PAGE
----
Fellow Fox and Hounds contributor Joe Mathews took me to task yesterday claiming my stand on a spending limit was wrong because initiatives rarely work out as planned. He wrote: “Why should Fox, or anyone else, think that a spending limit would be a limit on spending?”

The answer to that question is contained in his piece. He refers to the Gann Spending Limit law on the books in California, which he points out stands so far above actual spending that it has no real meaning.

The limit, named after taxpayer advocate Paul Gann, who placed the initiative measure on the special election ballot in 1979 (supported by then Governor Jerry Brown), is so far above actual spending because at one time it worked as designed. The current Gann Limit was reached after amendments were made to the original plan.

Supporters of more spending championed changes to the law, and were successful in changing it after the limit, well, limited spending, of all things. In fact, during the Deukmejian administration, a billion dollars was returned to taxpayers under the provisions of the spending limit.

A spending limit did work in California at one time. It can work again.


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A number of national groups supported by some economists, actors and others have proposed a tax on Wall Street and stock transactions. They call their approach the Robin Hood tax. Without getting into a deep discussion about the pros or cons of the tax, using Robin Hood’s name in this context is a misnomer.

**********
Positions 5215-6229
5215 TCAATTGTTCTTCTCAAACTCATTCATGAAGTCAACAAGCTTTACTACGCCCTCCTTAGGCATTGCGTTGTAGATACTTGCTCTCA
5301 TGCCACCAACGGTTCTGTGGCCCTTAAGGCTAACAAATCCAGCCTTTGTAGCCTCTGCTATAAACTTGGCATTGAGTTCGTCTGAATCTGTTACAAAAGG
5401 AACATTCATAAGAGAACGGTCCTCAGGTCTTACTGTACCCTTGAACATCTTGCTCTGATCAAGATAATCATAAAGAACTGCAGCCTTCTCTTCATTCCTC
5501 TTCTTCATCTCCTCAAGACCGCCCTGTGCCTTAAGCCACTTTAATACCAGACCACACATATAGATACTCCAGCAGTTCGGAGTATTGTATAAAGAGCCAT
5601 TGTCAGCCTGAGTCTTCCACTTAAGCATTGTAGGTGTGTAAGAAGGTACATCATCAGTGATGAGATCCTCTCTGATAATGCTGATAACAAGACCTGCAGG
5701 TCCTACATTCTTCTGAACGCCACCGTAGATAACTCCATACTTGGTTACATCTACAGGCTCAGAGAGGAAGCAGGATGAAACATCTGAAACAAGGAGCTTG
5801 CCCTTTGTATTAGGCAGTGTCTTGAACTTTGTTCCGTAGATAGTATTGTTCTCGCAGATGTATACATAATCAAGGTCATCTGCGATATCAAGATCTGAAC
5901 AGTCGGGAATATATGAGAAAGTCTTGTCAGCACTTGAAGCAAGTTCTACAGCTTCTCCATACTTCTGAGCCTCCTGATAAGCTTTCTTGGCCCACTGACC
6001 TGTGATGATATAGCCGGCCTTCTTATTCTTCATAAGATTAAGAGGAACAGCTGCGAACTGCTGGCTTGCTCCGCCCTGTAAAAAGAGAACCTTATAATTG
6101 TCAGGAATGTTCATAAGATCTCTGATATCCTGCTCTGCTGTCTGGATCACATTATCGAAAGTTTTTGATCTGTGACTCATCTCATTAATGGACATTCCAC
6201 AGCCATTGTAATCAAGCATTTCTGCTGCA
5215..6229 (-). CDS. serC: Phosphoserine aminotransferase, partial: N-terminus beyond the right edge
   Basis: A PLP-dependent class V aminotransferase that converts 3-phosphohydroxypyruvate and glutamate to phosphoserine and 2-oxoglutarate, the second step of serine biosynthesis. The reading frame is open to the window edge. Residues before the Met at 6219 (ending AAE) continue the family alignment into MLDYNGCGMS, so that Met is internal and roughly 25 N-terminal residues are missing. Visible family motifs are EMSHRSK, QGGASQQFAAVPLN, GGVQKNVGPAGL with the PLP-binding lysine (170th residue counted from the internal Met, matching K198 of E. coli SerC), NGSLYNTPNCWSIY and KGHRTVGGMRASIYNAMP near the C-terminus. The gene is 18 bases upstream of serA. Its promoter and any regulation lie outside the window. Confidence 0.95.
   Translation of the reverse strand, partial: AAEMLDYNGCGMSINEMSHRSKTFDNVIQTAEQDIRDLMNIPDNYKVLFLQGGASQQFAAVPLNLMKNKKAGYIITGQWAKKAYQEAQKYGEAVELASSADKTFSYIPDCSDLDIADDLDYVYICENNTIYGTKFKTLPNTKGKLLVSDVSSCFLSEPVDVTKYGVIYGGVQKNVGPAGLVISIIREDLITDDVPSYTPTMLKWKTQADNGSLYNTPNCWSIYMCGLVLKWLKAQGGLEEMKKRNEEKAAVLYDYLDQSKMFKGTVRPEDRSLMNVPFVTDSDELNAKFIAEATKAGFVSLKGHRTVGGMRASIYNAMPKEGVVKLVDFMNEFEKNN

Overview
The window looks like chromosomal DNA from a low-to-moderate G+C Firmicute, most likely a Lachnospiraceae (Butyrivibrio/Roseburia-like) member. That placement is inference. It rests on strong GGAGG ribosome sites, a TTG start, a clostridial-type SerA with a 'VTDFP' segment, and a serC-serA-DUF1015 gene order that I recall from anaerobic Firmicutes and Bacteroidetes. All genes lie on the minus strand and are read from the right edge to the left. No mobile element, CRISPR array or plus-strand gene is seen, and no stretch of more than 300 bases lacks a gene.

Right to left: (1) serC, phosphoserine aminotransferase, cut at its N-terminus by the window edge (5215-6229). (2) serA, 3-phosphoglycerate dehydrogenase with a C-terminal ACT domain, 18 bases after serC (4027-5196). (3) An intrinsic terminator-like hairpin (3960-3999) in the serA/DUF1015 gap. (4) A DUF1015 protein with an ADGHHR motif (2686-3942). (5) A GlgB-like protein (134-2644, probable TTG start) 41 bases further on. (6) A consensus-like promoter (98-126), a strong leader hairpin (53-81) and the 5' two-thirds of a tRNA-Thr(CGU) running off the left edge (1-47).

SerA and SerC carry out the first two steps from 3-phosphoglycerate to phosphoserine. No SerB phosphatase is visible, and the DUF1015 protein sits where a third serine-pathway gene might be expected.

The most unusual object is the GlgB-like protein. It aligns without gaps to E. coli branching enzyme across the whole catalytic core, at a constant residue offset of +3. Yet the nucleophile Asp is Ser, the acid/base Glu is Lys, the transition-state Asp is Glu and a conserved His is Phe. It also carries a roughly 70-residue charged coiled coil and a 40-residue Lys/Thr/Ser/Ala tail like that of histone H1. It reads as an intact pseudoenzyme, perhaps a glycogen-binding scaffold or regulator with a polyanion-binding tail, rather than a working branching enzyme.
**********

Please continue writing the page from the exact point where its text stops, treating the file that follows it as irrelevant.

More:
As usual, the simple explanation for the use of the Robin Hood tax is proponents want to “take from the rich and give to the poor.” But, look a little deeper into what the Robin Hood legend was all about.

The rich that Robin Hood collected from were associated with the government. The chief villains in the story are Prince John, the head of the national government, and the Sheriff of Nottingham, a leader of the local government and the chief tax collector. They were made rich by collecting taxes. Paying the taxes made the villagers poor. Robin Hood returned the unfairly raised tax money to its rightful owners.

The new tax proposals on stock trades is a way to move more money to government. Wall Street bankers are nominally the targets of the tax but, apparently, if a small investor makes a trade he or she would be taxed as well.

At least, unlike the taxes levied in Robin Hood’s England, the tax is not mandatory. It only happens when trades are made. But how will the tax effect stock trades and ripple through the economy?

Economists will debate this issue. For now, let’s not mistake what Robin Hood stood for. The legend says his actions were against an oppressive government that overtaxed.